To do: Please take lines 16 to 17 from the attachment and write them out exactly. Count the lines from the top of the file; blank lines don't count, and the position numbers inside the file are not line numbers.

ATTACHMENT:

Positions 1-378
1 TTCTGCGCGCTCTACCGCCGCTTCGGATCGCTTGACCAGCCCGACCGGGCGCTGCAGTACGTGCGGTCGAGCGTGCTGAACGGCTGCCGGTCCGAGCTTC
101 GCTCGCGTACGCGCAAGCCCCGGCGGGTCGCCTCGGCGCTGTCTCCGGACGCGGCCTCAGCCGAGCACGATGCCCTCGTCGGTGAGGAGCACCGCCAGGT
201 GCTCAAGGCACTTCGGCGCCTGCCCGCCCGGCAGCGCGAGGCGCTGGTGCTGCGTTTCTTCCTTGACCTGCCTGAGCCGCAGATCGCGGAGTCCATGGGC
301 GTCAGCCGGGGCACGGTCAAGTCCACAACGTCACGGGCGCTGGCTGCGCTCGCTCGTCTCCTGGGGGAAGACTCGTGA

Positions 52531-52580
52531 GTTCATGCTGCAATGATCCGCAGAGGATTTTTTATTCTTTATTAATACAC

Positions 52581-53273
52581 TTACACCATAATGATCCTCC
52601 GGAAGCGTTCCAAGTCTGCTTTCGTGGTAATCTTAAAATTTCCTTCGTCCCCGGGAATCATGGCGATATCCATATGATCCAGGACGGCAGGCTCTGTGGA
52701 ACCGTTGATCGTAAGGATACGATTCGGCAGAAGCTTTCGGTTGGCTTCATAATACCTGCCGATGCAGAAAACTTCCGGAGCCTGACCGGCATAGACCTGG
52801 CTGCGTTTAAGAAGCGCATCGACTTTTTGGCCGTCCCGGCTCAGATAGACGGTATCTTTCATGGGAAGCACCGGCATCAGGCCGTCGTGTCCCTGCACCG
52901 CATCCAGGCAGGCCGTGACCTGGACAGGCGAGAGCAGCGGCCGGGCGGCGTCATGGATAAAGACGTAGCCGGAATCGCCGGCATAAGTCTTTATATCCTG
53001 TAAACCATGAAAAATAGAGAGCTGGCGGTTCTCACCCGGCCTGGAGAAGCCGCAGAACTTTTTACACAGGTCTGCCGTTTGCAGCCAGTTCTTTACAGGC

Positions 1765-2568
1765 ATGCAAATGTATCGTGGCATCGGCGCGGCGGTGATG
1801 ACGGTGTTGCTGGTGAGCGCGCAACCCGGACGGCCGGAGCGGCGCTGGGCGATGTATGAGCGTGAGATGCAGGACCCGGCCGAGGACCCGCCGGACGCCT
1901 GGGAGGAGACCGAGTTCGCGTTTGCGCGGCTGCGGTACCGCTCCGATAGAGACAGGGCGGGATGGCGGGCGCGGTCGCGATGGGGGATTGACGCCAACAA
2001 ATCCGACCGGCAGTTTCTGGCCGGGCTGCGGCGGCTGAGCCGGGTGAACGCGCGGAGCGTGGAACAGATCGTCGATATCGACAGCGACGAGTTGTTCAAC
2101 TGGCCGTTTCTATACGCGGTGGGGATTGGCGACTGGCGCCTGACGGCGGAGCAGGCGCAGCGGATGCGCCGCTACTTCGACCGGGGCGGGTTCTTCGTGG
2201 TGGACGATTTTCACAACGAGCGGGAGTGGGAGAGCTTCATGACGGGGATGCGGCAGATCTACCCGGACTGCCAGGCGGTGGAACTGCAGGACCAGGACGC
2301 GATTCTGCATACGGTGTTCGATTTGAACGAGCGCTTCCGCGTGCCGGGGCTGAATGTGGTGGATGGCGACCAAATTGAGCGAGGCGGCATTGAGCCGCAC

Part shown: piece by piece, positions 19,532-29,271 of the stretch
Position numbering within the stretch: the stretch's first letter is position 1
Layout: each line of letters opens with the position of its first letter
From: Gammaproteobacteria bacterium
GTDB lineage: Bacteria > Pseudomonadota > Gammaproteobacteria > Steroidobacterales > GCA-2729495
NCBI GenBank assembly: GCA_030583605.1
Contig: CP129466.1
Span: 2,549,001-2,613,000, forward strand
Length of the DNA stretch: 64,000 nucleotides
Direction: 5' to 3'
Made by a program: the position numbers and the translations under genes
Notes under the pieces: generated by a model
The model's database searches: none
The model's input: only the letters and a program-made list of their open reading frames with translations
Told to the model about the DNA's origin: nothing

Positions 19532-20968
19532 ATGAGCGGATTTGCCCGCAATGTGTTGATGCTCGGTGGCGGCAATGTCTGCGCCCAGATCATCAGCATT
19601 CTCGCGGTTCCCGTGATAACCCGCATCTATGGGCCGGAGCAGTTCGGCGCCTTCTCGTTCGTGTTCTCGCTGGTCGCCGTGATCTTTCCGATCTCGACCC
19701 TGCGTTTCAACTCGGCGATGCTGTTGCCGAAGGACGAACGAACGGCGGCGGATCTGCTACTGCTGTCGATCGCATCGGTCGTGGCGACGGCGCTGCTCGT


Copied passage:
1765 ATGCAAATGTATCGTGGCATCGGCGCGGCGGTGATG
1801 ACGGTGTTGCTGGTGAGCGCGCAACCCGGACGGCCGGAGCGGCGCTGGGCGATGTATGAGCGTGAGATGCAGGACCCGGCCGAGGACCCGCCGGACGCCT